From Our 2012 Archives
Study IDs 4 Key Habits of Successful Aging
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THURSDAY, Oct. 25 (HealthDay News) -- Healthy lifestyle habits in midlife improve the chances that you'll remain healthy as you get older, according to a new study.
Researchers followed 5,100 healthy British men and women, aged 42 to 63, for 16 years. During that time, about 550 participants died, about 950 were classified as successfully aging and the remaining people aged normally.
Successful aging was defined as maintaining good mobility, lung function, mental health, and thinking and memory skills, and having no chronic diseases such as diabetes, cancer, heart disease, stroke or disability at age 60 or older.
People in the normal aging category had chronic disease and/or reduced physical functioning and mental health.
The researchers found that having four types of healthy habits during midlife -- not smoking, moderate alcohol consumption, regular exercise and eating fruits and vegetables -- was associated with a greater likelihood of successful aging.
People in the successful aging group were more likely to be married (81 percent) than those in the normal aging group (78 percent) and participants who died during the study (71 percent). Successful agers were also more likely to have a higher level of education than those in the normal aging group or the deceased group: 32 percent, 24 percent and 18 percent, respectively.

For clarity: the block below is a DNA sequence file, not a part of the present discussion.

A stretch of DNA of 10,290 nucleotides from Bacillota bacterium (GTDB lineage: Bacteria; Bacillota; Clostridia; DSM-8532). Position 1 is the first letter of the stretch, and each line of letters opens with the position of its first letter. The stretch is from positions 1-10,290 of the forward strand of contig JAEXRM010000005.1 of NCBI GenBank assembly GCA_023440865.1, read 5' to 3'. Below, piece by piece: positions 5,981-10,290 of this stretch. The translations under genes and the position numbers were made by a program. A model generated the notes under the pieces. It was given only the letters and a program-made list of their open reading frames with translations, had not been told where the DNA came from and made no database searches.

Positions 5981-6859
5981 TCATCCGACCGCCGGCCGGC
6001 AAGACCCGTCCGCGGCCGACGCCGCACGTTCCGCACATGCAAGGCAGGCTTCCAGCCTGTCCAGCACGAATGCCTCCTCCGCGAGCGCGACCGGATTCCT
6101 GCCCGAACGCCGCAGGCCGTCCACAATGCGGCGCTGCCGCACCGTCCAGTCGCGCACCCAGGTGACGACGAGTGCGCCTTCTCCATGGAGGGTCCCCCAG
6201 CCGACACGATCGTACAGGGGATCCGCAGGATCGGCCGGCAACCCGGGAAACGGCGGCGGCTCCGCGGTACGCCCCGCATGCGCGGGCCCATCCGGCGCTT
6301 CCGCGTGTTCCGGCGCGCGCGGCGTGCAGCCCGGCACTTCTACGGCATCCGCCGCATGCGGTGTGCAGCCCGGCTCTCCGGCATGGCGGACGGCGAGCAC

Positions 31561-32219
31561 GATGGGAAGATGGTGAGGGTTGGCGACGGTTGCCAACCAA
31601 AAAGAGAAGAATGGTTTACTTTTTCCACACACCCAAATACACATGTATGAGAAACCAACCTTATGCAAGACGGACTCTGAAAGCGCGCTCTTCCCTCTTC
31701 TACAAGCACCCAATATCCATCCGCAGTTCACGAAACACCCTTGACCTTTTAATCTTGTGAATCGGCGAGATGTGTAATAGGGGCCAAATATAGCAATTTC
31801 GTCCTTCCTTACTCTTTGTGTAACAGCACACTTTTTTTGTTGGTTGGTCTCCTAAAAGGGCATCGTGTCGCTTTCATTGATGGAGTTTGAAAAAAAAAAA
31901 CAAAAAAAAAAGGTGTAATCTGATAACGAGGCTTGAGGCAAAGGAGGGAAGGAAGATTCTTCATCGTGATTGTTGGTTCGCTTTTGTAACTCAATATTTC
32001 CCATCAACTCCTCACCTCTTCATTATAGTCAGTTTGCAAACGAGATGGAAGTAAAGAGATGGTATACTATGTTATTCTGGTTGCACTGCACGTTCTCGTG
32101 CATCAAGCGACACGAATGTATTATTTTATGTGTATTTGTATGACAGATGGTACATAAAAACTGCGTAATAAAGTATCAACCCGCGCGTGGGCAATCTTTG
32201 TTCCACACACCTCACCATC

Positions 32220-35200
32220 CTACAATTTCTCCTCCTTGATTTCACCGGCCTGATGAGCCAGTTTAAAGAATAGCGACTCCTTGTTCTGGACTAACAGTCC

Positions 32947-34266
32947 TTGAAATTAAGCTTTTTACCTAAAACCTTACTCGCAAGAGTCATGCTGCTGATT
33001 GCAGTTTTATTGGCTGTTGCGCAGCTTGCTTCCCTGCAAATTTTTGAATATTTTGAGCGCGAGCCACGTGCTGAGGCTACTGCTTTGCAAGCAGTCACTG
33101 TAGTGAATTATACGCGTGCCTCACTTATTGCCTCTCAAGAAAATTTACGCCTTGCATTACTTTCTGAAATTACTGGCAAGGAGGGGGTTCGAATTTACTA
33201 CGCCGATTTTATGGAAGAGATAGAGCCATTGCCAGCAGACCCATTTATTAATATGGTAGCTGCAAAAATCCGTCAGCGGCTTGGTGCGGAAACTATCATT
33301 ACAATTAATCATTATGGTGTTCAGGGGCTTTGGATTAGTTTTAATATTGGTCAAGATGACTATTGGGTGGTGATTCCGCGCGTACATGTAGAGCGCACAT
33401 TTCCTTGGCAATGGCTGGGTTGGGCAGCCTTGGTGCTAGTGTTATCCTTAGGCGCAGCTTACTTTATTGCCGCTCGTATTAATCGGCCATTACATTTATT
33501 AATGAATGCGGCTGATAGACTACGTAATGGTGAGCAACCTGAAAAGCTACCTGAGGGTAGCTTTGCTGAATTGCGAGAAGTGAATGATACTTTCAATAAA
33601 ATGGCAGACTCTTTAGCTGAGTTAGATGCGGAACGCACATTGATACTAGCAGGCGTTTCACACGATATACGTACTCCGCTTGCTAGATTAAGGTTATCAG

The findings were published Oct. 22 in the Canadian Medical Association Journal.
"Our study shows the cumulative impact of healthy behaviors on successful aging -- the greater the number of healthy behaviors, the greater the benefit," wrote Dr. Severine Sabia of the department of epidemiology and public health at University College London, and colleagues.
"Although individual healthy behaviors are moderately associated with successful aging, their combined impact is quite substantial," the researchers concluded in a journal news release. "Multiple healthy behaviors appear to increase the chance of reaching old age disease-free and fully functional in an additive manner."
-- Robert Preidt
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SOURCE: Canadian Medical Association Journal, news release, Oct. 22, 2012